Amazon claims the Kindle Fire has become its bestselling product. The 7-inch tablet was made available for preorder Sept. 28, with the first units shipping Nov. 14.
That being said, the company maintained its traditional reluctance to part with actual sales data, although it did acknowledge in a Nov. 28 press release that "customers purchased 4X as many Kindle devices as they did last Black Friday."
Meanwhile, Apple's iPad may have enjoyed an uptick in Black Friday sales, according to an analyst.
"Apple stores were selling 68 percent more iPads per hour on a [year-over-year] basis, directionally consistent with our estimates of 13.5 [million] units in the Dec-11 quarter," Gene Munster, an analyst with Piper Jaffray, wrote in a Nov. 28 research note. "Our checks are consistent with comScore data, which indicated that Apple's online store saw double-digit [year-over-year] growth in traffic, and ShopperTrak, which saw overall Black Fri. retail sales up 6.6 [year-over-year]."
In other words, neither tablet-which many pundits and media outlets have positioned as competitors ready to fight it out toe-to-toe for holiday dollars-experienced an unexpected flagging in sales over one of the busiest selling periods of the year. The question now is whether the Kindle Fire can maintain its momentum in the longer term, and by doing so challenge Apple's longtime lock on the consumer tablet market.
Previous data has suggested Apple could face something of a battle. Earlier in November, shopping and reviews Website Retrevo.com sampled some 1,000 online individuals about their opinion of the Kindle Fire. Of those surveyed, some 44 percent said they would consider purchasing a "7-inch tablet made by Amazon" over Apple's iPad 2. Another 44 percent said they "didn't know enough about the Amazon tablet" to make that decision, and 12 percent said "they'd still buy an iPad."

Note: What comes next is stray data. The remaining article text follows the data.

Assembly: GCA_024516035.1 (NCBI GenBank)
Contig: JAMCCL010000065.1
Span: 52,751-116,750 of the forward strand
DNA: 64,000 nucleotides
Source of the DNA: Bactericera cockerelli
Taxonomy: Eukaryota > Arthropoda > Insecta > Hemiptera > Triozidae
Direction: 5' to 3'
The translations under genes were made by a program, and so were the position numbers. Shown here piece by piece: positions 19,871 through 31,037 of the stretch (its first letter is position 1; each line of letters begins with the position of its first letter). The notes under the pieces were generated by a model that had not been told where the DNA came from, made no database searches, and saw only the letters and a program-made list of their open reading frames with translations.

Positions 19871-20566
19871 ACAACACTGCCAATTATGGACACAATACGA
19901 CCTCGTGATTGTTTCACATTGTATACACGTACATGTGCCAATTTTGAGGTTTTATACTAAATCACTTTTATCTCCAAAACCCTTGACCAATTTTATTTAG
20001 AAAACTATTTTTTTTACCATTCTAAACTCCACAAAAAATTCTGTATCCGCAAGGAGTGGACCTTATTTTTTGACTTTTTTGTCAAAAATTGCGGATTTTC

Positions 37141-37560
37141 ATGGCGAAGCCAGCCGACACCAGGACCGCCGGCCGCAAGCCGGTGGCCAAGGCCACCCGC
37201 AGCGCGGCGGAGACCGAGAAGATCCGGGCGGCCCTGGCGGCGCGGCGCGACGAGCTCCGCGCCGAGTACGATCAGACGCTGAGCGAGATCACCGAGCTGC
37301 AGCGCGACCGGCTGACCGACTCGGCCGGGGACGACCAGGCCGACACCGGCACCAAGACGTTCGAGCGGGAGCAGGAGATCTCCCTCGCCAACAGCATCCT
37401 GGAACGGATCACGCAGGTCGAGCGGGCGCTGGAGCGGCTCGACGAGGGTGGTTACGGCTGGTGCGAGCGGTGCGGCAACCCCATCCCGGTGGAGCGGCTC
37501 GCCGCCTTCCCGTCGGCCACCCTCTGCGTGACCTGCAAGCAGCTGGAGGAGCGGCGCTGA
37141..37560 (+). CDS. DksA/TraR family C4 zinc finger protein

Over the previous year, other tablets have entered the market as "iPad killers" only to crash and burn on a bonfire of anemic sales and poor reviews. Ahead of the Kindle Fire's release, Apple executives apparently told Barclays Capital analyst Ben Reitzes that Amazon's tablet would only reinforce some of the same issues-most notably, operating-system fragmentation-that had caused many of those rivals to flame out.
"The more fragmentation, the better, says Apple, since that could drive more consumers to the stable Apple platform," he wrote, as quoted by Business Insider. "We believe that Apple will get more aggressive on price with the iPad eventually but not compromise the product quality and experience."
The Kindle Fire features a heavily modified Android interface, one that facilitates the purchasing of streaming content and e-books from Amazon's online storefront. With that tight Amazon integration come certain advantages, to wit, the tablet can heavily leverage both the Kindle's branding and the online retailer's enormous marketing apparatus.
Whether that will eventually allow the Kindle Fire to compete with the iPad as the preeminent consumer tablet remains an open question at this early stage, but Amazon's claiming that all signs so far are good.